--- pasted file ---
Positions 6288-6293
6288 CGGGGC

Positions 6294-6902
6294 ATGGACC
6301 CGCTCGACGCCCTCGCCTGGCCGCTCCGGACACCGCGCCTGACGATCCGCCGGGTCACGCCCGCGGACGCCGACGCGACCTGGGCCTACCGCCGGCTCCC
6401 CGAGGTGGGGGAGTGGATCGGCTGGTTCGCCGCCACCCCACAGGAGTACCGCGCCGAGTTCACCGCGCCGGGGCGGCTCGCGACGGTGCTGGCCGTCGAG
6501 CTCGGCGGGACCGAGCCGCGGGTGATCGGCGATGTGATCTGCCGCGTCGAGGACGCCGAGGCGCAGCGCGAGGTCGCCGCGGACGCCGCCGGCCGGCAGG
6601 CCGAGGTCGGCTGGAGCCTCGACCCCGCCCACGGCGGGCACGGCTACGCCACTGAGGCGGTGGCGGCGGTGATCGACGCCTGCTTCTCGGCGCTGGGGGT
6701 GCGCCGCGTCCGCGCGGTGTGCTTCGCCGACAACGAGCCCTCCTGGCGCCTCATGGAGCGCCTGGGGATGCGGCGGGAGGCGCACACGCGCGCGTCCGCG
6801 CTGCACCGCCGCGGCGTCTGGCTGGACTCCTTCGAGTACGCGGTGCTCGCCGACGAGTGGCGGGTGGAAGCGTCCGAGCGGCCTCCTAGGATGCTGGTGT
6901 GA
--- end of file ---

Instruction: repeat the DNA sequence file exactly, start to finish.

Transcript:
Positions 6288-6293
6288 CGGGGC

Positions 6294-6902
6294 ATGGACC
6301 CGCTCGACGCCCTCGCCTGGCCGCTCCGGACACCGCGCCTGACGATCCGCCGGGTCACGCCCGCGGACGCCGACGCGACCTGGGCCTACCGCCGGCTCCC
6401 CGAGGTGGGGGAGTGGATCGGCTGGTTCGCCGCCACCCCACAGGAGTACCGCGCCGAGTTCACCGCGCCGGGGCGGCTCGCGACGGTGCTGGCCGTCGAG
6501 CTCGGCGGGACCGAGCCGCGGGTGATCGGCGATGTGATCTGCCGCGTCGAGGACGCCGAGGCGCAGCGCGAGGTCGCCGCGGACGCCGCCGGCCGGCAGG
6601 CCGAGGTCGGCTGGAGCCTCGACCCCGCCCACGGCGGGCACGGCTACGCCACTGAGGCGGTGGCGGCGGTGATCGACGCCTGCTTCTCGGCGCTGGGGGT
6701 GCGCCGCGTCCGCGCGGTGTGCTTCGCCGACAACGAGCCCTCCTGGCGCCTCATGGAGCGCCTGGGGATGCGGCGGGAGGCGCACACGCGCGCGTCCGCG
6801 CTGCACCGCCGCGGCGTCTGGCTGGACTCCTTCGAGTACGCGGTGCTCGCCGACGAGTGGCGGGTGGAAGCGTCCGAGCGGCCTCCTAGGATGCTGGTGT
6901 GA